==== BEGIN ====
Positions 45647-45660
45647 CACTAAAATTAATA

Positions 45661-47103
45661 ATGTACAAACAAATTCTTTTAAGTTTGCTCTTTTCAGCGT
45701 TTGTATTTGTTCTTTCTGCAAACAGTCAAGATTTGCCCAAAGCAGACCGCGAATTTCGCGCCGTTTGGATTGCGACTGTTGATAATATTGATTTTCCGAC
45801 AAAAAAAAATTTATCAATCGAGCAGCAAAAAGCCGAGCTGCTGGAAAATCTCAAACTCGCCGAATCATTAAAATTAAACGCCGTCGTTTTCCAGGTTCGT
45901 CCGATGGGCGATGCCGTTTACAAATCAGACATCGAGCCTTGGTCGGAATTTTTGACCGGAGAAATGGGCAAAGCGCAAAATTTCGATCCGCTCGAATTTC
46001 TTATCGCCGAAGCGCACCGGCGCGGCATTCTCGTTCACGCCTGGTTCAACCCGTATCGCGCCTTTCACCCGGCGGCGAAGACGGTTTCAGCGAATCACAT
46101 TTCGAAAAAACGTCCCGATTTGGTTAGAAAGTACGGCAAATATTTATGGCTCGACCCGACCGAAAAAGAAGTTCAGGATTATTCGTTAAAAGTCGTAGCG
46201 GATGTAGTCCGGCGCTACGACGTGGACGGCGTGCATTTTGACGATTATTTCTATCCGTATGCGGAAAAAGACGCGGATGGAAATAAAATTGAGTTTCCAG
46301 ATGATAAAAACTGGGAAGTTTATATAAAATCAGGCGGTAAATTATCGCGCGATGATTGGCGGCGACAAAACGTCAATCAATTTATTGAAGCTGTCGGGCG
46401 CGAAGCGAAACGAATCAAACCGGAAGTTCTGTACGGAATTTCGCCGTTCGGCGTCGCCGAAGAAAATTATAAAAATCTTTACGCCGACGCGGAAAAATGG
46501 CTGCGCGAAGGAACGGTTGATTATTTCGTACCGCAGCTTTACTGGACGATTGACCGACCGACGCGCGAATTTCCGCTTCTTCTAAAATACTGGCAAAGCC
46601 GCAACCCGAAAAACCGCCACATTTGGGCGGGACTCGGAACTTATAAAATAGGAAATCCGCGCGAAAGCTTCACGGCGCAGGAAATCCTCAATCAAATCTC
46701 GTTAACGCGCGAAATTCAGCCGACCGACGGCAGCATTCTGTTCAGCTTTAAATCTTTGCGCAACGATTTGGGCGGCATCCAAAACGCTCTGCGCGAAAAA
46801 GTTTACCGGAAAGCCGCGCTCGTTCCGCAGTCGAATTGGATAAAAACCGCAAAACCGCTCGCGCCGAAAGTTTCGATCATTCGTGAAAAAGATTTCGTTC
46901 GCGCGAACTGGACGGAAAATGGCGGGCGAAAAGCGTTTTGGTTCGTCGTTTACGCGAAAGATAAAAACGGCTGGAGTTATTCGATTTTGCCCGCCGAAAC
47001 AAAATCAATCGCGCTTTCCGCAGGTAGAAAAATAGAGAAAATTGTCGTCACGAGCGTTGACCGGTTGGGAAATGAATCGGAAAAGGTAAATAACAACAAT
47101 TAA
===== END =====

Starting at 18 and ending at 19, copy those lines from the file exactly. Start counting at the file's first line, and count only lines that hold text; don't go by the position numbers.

47001 AAAATCAATCGCGCTTTCCGCAGGTAGAAAAATAGAGAAAATTGTCGTCACGAGCGTTGACCGGTTGGGAAATGAATCGGAAAAGGTAAATAACAACAAT
47101 TAA